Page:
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Large CD Ripping Project


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My father has 1000+ CDs spanning all genres and I have tasked myself with ripping them to a hard drive. I'm an audio engineer so I have a plan for format of conversion, though I am now considering PhileAudio because it could rip a lossless version and a compressed version from that, also may offer increased efficiency and multi-drive support.

I have the following computers to rip with:

PowerMac G5 (PowerPC, so likely iTunes rip)

MacBook Pro Core2Duo

MacBook Pro i7

iMac i5

Microsoft Surface i5 (if I decide to throw a PC in the mix)

 

I have ordered one each of these extra drives to try in order to speed the process, was going to stick with brands I know but I went by Amazon rating barring any specific Mac incompatibility:

LG

Buffalo

Coolead

Samsung

 

Looking to get a 4TB USB 3.0 and Firewire or Thunderbolt drive for lossless storage, should have enough space on the home computer for the compressed collection.

 

My concept is to have some friends over who like music, bait them with booze and free music, and have a rip party. If anyone has any ideas for organization, workflow or anything else please let me know!

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I would recommend that you avoid using iTunes for ripping, since it is not a secure ripper. PhileAudio does not appear to be a secure ripper either.

On Windows, dBpoweramp is always my recommendation, since it does secure ripping and detects the drive's features in the initial setup.

 

I'm not sure what the best option is for a PowerPC Mac. I might even suggest that you skip the PPC Macs and only rip using the Intel ones.

There is a beta version of dBpoweramp for OS X available now, or you can use XLD.

 

dBpoweramp on Windows has a multi-encoder that can produce lossless and lossy versions of the tracks at the same time. I'm not sure whether the Mac version offers this yet.

 

 

Personally, I'd suggest that you rip to FLAC as it is the most robust lossless audio format, though if you have a lot of Macs you might prefer to use ALAC.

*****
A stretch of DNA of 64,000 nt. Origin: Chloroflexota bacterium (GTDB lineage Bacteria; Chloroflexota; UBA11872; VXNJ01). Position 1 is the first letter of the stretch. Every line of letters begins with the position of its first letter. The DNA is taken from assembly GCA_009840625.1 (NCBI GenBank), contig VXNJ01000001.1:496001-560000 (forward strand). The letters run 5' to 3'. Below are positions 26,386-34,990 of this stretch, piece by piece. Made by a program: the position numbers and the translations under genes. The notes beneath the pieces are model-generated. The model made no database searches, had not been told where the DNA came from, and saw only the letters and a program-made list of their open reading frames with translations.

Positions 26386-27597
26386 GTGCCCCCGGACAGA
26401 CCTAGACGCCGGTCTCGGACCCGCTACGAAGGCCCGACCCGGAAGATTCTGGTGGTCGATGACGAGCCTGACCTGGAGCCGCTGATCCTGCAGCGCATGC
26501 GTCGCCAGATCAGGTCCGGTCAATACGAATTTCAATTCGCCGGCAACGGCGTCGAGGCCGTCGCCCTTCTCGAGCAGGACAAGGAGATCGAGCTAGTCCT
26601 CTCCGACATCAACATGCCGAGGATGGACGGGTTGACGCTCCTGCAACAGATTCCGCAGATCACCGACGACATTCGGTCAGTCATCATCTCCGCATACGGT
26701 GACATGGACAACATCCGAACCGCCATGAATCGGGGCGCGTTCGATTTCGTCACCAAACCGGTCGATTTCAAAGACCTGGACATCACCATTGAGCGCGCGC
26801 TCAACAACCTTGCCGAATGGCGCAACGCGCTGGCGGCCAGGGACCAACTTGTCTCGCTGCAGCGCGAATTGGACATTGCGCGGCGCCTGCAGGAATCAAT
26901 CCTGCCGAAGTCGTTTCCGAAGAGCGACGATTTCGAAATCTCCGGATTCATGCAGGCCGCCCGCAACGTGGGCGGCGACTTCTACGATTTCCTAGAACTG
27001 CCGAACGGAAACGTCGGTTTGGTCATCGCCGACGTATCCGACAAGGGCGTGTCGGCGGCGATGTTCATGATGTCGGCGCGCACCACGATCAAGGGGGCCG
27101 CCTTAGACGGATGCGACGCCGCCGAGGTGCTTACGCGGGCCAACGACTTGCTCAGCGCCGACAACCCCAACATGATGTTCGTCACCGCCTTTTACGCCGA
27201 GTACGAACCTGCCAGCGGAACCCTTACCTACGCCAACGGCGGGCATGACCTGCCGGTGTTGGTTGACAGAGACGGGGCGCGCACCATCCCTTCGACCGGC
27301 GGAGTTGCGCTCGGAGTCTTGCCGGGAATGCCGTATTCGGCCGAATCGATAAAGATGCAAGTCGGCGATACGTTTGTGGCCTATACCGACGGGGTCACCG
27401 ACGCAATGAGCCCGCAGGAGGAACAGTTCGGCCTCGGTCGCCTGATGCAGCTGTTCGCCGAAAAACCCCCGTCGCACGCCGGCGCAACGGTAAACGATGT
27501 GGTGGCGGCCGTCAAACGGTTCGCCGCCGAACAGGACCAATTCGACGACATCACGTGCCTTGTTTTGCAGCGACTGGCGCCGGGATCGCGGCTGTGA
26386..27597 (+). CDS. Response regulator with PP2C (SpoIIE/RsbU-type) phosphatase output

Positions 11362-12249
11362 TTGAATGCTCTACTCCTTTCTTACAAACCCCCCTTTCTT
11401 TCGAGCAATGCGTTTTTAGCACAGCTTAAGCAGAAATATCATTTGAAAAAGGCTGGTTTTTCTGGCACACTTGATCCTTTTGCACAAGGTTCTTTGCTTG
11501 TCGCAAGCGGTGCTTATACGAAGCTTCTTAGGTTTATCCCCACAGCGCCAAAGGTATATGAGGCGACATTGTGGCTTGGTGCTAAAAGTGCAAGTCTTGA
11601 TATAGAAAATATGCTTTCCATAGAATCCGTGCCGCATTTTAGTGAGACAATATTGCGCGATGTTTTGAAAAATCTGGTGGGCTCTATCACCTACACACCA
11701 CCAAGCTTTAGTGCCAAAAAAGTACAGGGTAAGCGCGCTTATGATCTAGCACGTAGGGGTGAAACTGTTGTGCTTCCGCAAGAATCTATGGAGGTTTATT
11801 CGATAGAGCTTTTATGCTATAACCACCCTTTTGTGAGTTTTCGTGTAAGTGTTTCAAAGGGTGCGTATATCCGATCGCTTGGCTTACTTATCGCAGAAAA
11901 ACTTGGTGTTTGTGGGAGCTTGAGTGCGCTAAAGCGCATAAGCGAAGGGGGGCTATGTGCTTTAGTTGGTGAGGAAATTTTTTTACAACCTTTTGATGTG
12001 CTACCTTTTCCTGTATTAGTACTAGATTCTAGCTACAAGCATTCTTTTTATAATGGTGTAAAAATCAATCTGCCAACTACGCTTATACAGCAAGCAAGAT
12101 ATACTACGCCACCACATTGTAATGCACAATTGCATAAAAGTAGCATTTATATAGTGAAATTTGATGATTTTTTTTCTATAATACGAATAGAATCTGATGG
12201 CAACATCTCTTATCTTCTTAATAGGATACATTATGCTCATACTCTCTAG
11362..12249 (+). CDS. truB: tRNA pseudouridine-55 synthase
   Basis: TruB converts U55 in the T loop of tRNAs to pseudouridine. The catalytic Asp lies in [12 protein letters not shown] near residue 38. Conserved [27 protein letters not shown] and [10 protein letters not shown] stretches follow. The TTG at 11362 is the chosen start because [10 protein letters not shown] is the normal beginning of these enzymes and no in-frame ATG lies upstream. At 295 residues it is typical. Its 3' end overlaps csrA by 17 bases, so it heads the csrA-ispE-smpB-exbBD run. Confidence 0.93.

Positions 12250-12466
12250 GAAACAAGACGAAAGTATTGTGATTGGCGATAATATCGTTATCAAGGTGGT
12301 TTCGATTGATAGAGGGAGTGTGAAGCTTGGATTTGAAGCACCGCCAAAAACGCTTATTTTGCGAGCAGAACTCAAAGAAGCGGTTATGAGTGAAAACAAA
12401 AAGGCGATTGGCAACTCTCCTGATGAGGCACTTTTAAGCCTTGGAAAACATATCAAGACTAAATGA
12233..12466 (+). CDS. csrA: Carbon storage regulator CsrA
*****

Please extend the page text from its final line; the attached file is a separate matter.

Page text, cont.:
I would definitely recommend that you buy two drives for storage so that you have at least one backup. No point spending all that time and effort to rip 1000 CDs only to have the drive die and lose them all.

And be sure to keep your backup as a backup. I've seen a lot of people with multiple computers move both drives around the computers due to the convenience of having a "spare drive". The backup drive should only ever be connected to the computer when creating a backup.

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Sorry, no iTunes please.

 

For such task You need XLD software ( X Lossless Decoder: Lossless audio decoder for Mac OS X ) And because You have G5 Tower, You need proper reading drive - LiteOn. Amazon.com: Lite-On Super AllWrite 24X SATA DVD+/-RW Dual Layer Drive - Bulk - IHAS124-04 (Black): Electronics

 

Those four drives in Your list are total crap, because they are slim drives inside. And only LG maybe, just maybe can work as expected.

G5 has probably Nec OptiArc AD-7200 drives, those are average writters but not good readers. LiteOn is good reader and above average writter also. In my intel macpro I have a Sony OptiArc AD-5280S-CB-ROBOT drive for writing (this is VinPower Digital version with special FW, intended actually for working in Duplicator Towers 24/7) and LiteOn for reading and scanning duties. And XLD naturally :).

 

In Your post I see, You are audio engineer. So, Your primary concern must be a Quality - not the speed. Remember this.

Sorry, english is not my native language.

Fools and fanatics are always certain of themselves, but wiser people are full of doubts.

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The backup drive should only ever be connected to the computer when creating a backup.

A big concern for me! I want this collection to make it down to my kids, so future proofing and archiving is imperative. Any advice on how to acquire a drive that is tested and broken in? and where to put it after... safe deposit box?

 

So, Your primary concern must be a Quality - not the speed. Remember this.